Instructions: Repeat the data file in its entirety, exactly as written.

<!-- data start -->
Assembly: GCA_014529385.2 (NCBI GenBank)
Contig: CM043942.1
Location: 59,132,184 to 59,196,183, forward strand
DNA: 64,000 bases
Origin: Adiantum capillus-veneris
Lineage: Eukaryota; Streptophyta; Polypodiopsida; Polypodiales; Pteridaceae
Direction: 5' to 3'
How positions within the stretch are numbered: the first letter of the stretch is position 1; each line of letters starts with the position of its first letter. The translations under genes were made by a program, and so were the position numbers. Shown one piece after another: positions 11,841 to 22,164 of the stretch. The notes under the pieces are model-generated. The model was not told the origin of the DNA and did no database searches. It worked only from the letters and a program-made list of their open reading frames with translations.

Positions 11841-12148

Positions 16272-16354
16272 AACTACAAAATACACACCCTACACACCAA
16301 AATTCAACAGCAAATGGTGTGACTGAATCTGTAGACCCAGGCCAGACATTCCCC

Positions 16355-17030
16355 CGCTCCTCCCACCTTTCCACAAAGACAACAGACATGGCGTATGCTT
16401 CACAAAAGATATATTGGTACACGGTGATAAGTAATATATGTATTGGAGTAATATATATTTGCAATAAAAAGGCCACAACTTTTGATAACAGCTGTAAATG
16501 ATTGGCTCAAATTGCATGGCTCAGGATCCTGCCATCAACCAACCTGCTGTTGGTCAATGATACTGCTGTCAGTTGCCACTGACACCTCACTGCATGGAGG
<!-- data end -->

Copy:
Assembly: GCA_014529385.2 (NCBI GenBank)
Contig: CM043942.1
Location: 59,132,184 to 59,196,183, forward strand
DNA: 64,000 bases
Origin: Adiantum capillus-veneris
Lineage: Eukaryota; Streptophyta; Polypodiopsida; Polypodiales; Pteridaceae
Direction: 5' to 3'
How positions within the stretch are numbered: the first letter of the stretch is position 1; each line of letters starts with the position of its first letter. The translations under genes were made by a program, and so were the position numbers. Shown one piece after another: positions 11,841 to 22,164 of the stretch. The notes under the pieces are model-generated. The model was not told the origin of the DNA and did no database searches. It worked only from the letters and a program-made list of their open reading frames with translations.

Positions 11841-12148

Positions 16272-16354
16272 AACTACAAAATACACACCCTACACACCAA
16301 AATTCAACAGCAAATGGTGTGACTGAATCTGTAGACCCAGGCCAGACATTCCCC

Positions 16355-17030
16355 CGCTCCTCCCACCTTTCCACAAAGACAACAGACATGGCGTATGCTT
16401 CACAAAAGATATATTGGTACACGGTGATAAGTAATATATGTATTGGAGTAATATATATTTGCAATAAAAAGGCCACAACTTTTGATAACAGCTGTAAATG
16501 ATTGGCTCAAATTGCATGGCTCAGGATCCTGCCATCAACCAACCTGCTGTTGGTCAATGATACTGCTGTCAGTTGCCACTGACACCTCACTGCATGGAGG